That situation, he knows, is all too recent, too raw, and still a reality for many Zimbabweans. There are other obstacles, too – not least the sanctions against Zimbabwe that the British government has said will remain in place despite Tsvangirai’s presence in government. They won’t be lifted, says Mark Malloch Brown, minister for Africa, “until we are convinced that Zimbabwe’s transition to democracy has reached a point of no return”.

Tsvangirai’s vision for his country is bravely, defiantly optimistic. But as he leaves the room to more applause, there is a feeling that goodwill alone will not be enough to help him along the treacherous road ahead.

Sophie Elmhirst is features editor of the New Statesman

This article first appeared in the 29 June 2009 issue of the New Statesman, The Great Escape

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The French millennials marching behind Marine Le Pen

A Front National rally attracts former socialists with manicured beards, and a lesbian couple. 

“In 85 days, Marine will be President of the French Republic!” The 150-strong crowd cheered at the sound of the words. On stage, the speaker, the vice-president of the far-right Front National (FN), Florian Philippot, continued: “We will be told that it’s the apocalypse, by the same banks, media, politicians, who were telling the British that Brexit would be an immediate catastrophe.

"Well, they voted, and it’s not! The British are much better off than we are!” The applause grew louder and louder. 

I was in the medieval city of Metz, in a municipal hall near the banks of the Moselle River, a tributary of the Rhine from which the region takes its name. The German border lies 49km east; Luxembourg City is less than an hour’s drive away. This is the "Country of the Three Borders", equidistant from Strasbourg and Frankfurt, and French, German and French again after various wars. Yet for all that local history is deeply rooted in the wider European history, votes for the Front National rank among the highest nationally, and continue to rise at every poll. 

In rural Moselle, “Marine”, as the Front National leader Marine Le Pen is known, has an envoy. In 2014, the well-spoken, elite-educated Philippot, 35, ran for mayor in Forbach, a former miner’s town near the border. He lost to the Socialist candidate but has visited regularly since. Enough for the locals to call him “Florian".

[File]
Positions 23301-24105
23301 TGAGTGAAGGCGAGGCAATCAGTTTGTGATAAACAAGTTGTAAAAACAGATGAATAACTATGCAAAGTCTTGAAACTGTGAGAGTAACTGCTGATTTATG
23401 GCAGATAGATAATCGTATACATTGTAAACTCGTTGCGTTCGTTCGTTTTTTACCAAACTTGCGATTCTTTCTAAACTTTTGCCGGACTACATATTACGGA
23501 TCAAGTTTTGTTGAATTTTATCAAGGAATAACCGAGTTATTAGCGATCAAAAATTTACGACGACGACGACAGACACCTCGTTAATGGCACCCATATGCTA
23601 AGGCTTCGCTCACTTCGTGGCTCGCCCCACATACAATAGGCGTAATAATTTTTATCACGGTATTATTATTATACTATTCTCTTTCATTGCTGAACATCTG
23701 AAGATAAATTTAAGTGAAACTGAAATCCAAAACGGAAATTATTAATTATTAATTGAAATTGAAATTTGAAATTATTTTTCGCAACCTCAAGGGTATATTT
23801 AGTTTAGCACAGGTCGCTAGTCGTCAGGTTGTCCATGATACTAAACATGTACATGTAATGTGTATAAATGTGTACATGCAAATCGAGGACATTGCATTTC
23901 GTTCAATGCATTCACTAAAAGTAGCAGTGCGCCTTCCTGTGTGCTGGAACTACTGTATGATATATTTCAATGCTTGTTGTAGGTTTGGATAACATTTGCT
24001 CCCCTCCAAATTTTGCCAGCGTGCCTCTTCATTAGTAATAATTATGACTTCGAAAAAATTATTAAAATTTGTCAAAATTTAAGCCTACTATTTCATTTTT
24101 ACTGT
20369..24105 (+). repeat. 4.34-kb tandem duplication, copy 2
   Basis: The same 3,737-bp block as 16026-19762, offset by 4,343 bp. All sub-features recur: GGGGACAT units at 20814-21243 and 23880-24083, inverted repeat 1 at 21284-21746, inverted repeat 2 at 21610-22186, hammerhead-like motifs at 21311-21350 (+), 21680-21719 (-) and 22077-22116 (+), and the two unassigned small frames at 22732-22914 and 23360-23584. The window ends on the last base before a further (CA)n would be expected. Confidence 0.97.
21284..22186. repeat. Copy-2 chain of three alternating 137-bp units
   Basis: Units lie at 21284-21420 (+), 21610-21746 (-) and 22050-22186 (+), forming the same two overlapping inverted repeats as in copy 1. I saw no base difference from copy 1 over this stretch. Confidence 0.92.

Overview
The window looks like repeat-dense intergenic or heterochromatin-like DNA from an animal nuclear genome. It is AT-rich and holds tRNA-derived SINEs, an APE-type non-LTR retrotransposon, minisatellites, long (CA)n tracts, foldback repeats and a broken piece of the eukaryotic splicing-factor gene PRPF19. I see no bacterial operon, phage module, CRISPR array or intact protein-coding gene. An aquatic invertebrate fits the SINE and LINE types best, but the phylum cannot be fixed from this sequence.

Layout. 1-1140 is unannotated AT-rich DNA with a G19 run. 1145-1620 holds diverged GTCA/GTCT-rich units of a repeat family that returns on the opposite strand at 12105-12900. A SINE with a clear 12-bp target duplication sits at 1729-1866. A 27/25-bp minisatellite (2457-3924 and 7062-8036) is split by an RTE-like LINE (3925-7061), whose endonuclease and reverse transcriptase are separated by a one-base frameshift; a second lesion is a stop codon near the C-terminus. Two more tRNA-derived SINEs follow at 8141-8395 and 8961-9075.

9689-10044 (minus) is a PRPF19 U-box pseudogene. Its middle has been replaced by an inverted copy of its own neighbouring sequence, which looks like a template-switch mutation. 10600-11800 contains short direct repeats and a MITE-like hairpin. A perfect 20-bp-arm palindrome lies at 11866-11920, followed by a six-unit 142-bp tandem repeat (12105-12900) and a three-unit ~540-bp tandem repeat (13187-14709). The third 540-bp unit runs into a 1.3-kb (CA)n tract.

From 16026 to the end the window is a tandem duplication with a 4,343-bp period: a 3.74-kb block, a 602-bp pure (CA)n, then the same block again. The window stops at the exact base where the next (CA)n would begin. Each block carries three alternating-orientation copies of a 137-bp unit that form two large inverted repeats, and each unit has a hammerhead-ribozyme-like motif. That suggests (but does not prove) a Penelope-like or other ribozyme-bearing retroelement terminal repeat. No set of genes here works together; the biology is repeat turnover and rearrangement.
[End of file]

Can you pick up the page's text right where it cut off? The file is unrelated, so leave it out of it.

I grew up in a small town, Saint-Avold, halfway between Metz and Forbach. When my grandfather was working in the then-prosperous coal mines, the Moselle region attracted many foreign workers. Many of my fellow schoolmates bore Italian and Polish surnames. But the last mine closed in 2004, and now, some of the immigrants’ grandchildren are voting for the National Front.

Returning, I can't help but wonder: How did my generation, born with the Maastricht treaty, end up turning to the Eurosceptic, hard right FN?

“We’ve seen what the other political parties do – it’s always the same. We must try something else," said Candice Bertrand, 23, She might not be part of the group asking Philippot for selfies, but she had voted FN at every election, and her family agreed. “My mum was a Communist, then voted for [Nicolas] Sarkozy, and now she votes FN. She’s come a long way.”  The way, it seemed, was political distrust.

Minutes earlier, Philippot had pleaded with the audience to talk to their relatives and neighbours. Bertrand had brought her girlfriend, Lola, whom she was trying to convince to vote FN.  Lola wouldn’t give her surname – her strongly left-wing family would “certainly not” like to know she was there. She herself had never voted.

This infuriated Bertrand. “Women have fought for the right to vote!” she declared. Daily chats with Bertrand and her family had warmed up Lola to voting Le Pen in the first round, although not yet in the second. “I’m scared of a major change,” she confided, looking lost. “It’s a bit too extreme.” Both were too young to remember 2002, when a presidential victory for the then-Front National leader Jean-Marie Le Pen, was only a few percentage points away.

Since then, under the leadership of his daughter, Marine, the FN has broken every record. But in this region, the FN’s success isn’t new. In 2002, when liberal France was shocked to see Le Pen reach the second round of the presidential election, the FN was already sailing in Moselle. Le Pen grabbed 23.7 per cent of the Moselle vote in the first round and 21.9 per cent in the second, compared to 16.9 per cent and 17.8 per cent nationally. 

The far-right vote in Moselle remained higher than the national average before skyrocketing in 2012. By then, the younger, softer-looking Marine had taken over the party. In that year, the FN won an astonishing 24.7 per cent of the Moselle vote, and 17.8 per cent nationwide.

For some people of my generation, the FN has already provided opportunities. With his manicured beard and chic suit, Emilien Noé still looks like the Young Socialist he was between 16 and 18 years old. But looks can be deceiving. “I have been disgusted by the internal politics at the Socialist Party, the lack of respect for the low-ranked campaigners," he told me. So instead, he stood as the FN’s youngest national candidate to become mayor in his village, Gosselming, in 2014. “I entered directly into action," he said. (He lost). Now, at just 21, Noé is the FN’s youth coordinator for Eastern France.